Aging of the Cornea

  • Luciano Cerulli
  • Filippo Missiroli
Part of the Aging Medicine book series (AGME)


Unlike other ocular structures, as well as most tissues in the body, the cornea does not show important changes with normal aging. A variety of corneal aging changes have, however, been reported. Few of them are clinically evident, while others are demonstrated by chemical, biological, and structural studies. Distinction has to be made between conditions considered within the normal limits of aging and those of true disease processes that commonly affect the cornea in the elderly. The difference with other ocular structures is that changes of cornea due to aging are mostly asymptomatic and do not usually affect vision, hence they do not require treatment. However, some changes occur and, for example, the aged cornea becomes more susceptible to infection because of a decreased ability to resist a variety of physiological stresses. Furthermore, it is sometimes difficult to distinguish age specific deterioration from degenerations modified by environmental and genetic factors. The well-known clinical conditions that occur with age in the cornea will be described first. Then, a review of the effect of age on shape and different aspects of the cornea and its structural (anatomical) changes will be reported.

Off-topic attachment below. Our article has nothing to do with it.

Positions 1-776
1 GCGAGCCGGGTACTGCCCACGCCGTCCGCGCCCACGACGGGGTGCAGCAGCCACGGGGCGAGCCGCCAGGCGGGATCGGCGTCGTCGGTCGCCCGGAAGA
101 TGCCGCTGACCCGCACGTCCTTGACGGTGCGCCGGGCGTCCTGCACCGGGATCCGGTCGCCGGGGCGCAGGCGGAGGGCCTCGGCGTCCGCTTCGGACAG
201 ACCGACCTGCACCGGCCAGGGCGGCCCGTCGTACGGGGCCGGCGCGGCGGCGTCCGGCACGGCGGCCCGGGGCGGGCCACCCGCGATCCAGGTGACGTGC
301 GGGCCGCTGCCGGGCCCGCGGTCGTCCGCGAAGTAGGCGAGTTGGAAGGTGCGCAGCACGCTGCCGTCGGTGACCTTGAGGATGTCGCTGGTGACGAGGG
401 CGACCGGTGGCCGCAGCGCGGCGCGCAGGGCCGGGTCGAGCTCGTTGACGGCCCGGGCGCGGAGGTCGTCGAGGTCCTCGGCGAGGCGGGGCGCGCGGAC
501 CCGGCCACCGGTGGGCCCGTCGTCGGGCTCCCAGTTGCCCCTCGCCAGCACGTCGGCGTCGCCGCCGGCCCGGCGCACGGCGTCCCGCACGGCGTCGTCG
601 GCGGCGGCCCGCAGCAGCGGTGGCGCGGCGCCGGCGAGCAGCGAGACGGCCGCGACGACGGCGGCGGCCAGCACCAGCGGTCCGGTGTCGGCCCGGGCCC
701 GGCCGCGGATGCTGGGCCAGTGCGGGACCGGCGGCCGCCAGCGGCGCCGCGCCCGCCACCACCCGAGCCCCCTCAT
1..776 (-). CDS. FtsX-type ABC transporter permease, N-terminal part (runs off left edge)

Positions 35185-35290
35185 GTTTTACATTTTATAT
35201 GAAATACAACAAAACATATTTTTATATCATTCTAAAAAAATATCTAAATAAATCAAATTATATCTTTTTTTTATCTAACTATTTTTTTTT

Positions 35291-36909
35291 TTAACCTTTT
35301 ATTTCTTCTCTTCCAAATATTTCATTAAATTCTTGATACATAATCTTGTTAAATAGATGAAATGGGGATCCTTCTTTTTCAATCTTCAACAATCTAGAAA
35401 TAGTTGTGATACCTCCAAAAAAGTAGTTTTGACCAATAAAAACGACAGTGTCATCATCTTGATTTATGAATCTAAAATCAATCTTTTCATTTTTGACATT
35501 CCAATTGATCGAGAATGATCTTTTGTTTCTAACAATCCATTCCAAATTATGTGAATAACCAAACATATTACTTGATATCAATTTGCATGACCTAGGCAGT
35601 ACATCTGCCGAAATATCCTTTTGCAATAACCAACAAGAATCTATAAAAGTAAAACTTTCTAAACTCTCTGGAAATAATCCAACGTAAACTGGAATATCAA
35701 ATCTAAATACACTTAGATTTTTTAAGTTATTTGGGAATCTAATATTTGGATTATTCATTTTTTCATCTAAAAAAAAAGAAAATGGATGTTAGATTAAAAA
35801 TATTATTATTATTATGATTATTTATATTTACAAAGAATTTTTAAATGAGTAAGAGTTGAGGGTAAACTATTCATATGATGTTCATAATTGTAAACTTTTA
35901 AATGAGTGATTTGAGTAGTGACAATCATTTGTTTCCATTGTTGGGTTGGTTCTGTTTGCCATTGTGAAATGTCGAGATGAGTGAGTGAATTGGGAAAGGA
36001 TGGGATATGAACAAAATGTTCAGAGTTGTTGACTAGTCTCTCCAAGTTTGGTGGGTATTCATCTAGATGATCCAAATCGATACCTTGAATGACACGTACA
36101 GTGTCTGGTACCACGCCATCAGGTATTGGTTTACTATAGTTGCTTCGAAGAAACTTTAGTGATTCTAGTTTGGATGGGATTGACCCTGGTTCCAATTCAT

Aging cornea corneal arcus deep crocodile shagreen astigmatism corneal thickness stroma keratocyte endothelium 


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Copyright information

© Humana Press, a part of Springer Science+Business Media, LLC 2008

Authors and Affiliations

  • Luciano Cerulli
    • 1
  • Filippo Missiroli
    • 1
  1. 1.Department of OphthalmologyUniversity of Rome “Tor Vergata,”RomeItaly

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